Ships Keep Hitting Walls of Newly Expanded Panama Canal

 In ILWU, International Shipping, Panama Canal, Panama Canal Expansion,, shippers, Uncategorized
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Last week, BBC News reported that another container ship hit a wall of the newly expanded Panama Canal.

Yes, another container ship.

After being open for about a month, the enlarged Panama Canal already had three accidents according to the BBC article:

A Chinese container ship has hit a wall of the recently-widened Panama Canal, amid concerns that it has less space for manoeuvres and could be unsafe.

It is the third accident of this kind since the multi-million dollar expansion opened a month ago.

The Xin Fei Zhou, owned by China Shipping Container Lines, suffered a large gash in its hull and is now undergoing repairs.

I guess if ships are going to hit walls, now is the time to for it to happen. It is the time of year for hitting. Across the U.S., NFL teams have begun training camp with players donning pads and hitting each other. Maybe we should just put pads on the Panama Canal’s walls as well as the ships traversing the canal and let them collide, because it seems doubtful we can stop ships from hitting the walls.

Quarterbacks wear red in camp to signify they should not be hit; can we get those Panama Canal walls painted red?

It is unlikely painting the walls red would actually help. There just isn’t enough room for neo-panamax ships to get through the new locks of the Panama Canal.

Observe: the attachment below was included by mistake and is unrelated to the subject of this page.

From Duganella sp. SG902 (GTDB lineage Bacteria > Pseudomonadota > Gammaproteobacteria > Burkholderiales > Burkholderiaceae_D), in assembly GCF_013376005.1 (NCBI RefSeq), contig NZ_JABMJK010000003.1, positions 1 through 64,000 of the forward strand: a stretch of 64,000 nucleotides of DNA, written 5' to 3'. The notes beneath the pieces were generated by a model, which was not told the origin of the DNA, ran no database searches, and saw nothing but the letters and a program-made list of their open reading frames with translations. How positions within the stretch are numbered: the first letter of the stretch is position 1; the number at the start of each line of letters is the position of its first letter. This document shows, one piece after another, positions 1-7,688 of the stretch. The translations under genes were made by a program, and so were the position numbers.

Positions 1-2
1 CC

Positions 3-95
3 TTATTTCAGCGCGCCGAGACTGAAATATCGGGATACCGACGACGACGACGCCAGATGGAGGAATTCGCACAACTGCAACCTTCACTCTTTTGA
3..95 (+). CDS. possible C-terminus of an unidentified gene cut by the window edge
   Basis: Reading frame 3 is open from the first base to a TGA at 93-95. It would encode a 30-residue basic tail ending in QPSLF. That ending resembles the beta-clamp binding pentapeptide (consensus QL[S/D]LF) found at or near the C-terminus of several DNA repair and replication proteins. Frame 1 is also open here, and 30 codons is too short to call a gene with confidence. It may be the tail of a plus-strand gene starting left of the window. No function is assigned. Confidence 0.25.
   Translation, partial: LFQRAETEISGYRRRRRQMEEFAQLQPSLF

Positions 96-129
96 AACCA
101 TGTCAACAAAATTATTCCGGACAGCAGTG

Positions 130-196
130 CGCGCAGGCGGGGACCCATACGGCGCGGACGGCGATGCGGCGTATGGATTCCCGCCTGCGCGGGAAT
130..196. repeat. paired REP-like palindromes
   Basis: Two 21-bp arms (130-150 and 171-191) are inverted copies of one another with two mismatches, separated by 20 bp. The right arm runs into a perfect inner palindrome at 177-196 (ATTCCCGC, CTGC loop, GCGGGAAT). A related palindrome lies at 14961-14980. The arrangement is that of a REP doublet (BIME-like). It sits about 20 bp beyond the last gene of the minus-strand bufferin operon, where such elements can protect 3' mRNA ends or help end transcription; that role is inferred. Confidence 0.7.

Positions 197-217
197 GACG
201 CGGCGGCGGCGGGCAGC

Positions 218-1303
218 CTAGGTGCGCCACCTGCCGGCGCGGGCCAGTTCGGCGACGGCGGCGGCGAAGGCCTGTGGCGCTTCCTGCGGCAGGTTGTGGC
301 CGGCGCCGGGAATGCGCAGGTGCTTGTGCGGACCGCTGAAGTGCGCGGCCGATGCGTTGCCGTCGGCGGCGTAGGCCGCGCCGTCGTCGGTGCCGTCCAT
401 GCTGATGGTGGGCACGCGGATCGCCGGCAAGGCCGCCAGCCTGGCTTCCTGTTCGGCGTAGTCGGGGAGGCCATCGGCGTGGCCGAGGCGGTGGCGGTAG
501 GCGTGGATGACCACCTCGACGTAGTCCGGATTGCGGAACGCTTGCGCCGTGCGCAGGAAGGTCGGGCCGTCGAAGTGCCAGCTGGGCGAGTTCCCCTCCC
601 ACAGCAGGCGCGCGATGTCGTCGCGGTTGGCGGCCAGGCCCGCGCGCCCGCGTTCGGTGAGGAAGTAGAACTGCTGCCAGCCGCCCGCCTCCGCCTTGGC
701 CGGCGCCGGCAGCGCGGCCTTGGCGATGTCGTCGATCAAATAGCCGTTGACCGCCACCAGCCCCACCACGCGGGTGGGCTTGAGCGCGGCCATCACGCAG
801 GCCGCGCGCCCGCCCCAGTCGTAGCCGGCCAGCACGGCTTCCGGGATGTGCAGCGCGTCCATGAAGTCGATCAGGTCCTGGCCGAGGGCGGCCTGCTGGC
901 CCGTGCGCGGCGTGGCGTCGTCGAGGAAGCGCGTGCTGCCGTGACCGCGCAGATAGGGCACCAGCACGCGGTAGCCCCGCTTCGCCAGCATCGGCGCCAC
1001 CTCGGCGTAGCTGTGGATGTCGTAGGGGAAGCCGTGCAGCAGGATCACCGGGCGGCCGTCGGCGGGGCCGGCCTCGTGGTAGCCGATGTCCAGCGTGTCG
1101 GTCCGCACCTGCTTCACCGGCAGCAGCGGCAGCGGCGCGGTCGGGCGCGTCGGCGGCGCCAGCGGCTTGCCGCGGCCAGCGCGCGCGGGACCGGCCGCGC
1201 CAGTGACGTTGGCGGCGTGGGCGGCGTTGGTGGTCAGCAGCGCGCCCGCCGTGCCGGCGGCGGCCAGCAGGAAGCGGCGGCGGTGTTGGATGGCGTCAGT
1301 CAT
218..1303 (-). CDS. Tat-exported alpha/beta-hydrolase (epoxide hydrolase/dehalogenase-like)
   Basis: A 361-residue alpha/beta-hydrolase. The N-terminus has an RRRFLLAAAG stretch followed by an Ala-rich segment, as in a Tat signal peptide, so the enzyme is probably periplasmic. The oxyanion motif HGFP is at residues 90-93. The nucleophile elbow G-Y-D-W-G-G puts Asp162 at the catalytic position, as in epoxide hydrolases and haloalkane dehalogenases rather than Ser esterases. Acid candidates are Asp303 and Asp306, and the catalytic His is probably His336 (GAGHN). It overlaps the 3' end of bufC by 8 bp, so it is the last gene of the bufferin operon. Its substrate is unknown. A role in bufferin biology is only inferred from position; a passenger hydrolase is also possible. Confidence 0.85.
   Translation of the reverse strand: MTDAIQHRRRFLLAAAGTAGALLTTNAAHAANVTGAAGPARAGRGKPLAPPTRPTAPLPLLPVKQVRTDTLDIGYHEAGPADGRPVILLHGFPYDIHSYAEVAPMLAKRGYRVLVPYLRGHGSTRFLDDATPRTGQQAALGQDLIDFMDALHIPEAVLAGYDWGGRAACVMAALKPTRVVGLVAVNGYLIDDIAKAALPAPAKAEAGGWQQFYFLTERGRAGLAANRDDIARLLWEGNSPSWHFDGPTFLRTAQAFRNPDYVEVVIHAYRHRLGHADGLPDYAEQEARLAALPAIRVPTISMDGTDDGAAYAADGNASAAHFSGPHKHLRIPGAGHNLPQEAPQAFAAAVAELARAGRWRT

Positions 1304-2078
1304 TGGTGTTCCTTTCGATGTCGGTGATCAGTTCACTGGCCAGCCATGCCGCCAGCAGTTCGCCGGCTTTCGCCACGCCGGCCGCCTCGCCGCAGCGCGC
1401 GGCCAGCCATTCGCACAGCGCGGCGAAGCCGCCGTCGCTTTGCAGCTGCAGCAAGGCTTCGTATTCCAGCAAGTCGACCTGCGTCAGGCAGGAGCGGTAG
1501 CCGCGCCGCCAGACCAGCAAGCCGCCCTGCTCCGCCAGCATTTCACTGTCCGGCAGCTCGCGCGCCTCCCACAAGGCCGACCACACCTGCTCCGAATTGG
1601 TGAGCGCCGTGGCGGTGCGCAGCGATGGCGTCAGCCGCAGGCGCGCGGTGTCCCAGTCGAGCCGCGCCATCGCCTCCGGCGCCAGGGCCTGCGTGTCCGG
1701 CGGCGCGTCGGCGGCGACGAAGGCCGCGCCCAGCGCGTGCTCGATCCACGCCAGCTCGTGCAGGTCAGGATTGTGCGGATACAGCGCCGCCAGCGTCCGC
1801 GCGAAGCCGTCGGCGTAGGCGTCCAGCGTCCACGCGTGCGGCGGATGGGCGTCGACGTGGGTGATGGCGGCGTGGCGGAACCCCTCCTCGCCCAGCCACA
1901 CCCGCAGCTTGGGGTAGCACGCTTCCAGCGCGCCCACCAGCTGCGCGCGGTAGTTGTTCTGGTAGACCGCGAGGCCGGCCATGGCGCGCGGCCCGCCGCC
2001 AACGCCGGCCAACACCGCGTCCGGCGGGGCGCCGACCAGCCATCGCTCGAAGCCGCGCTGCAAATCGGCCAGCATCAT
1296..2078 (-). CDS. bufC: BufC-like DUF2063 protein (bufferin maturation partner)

In a previous blog titled 5 REASONS THE EXPANDED PANAMA CANAL MAY BE TOO RISKY FOR SHIPPERS, I quoted a Hellenic Shipping News article that details how the locks are too small for the largest ships that are now being sent through the canal:

Industry bodies have warned that at 427 m long and 55 m wide, the new locks are too small for the neo-panamax. The largest vessels can measure up to 366 m long and 49 m wide, leaving a distance of just 6 m across the width of the canal and 61 m length-wise, much of which will be taken up by tugboats on either end of the vessel to guide it through the lock. A joint study by the International Transport Workers’ Federation (ITF) and Brazil’s Fundação Homem de Mar (FHM) found that under windy conditions the manoeuvrability of vessels would be compromised, making accidents likely due to the lock’s narrow dimensions.

Warnings that accidents are likely in the expanded Panama Canal is quite different than actual news reports of ships hitting walls. Many shippers already had an uneasy feeling about shipping through the expanded Panama Canal. Now that feeling must be spreading.

What are your thoughts and feelings about shipping through the Panama Canal? Let us know in the comments section below.

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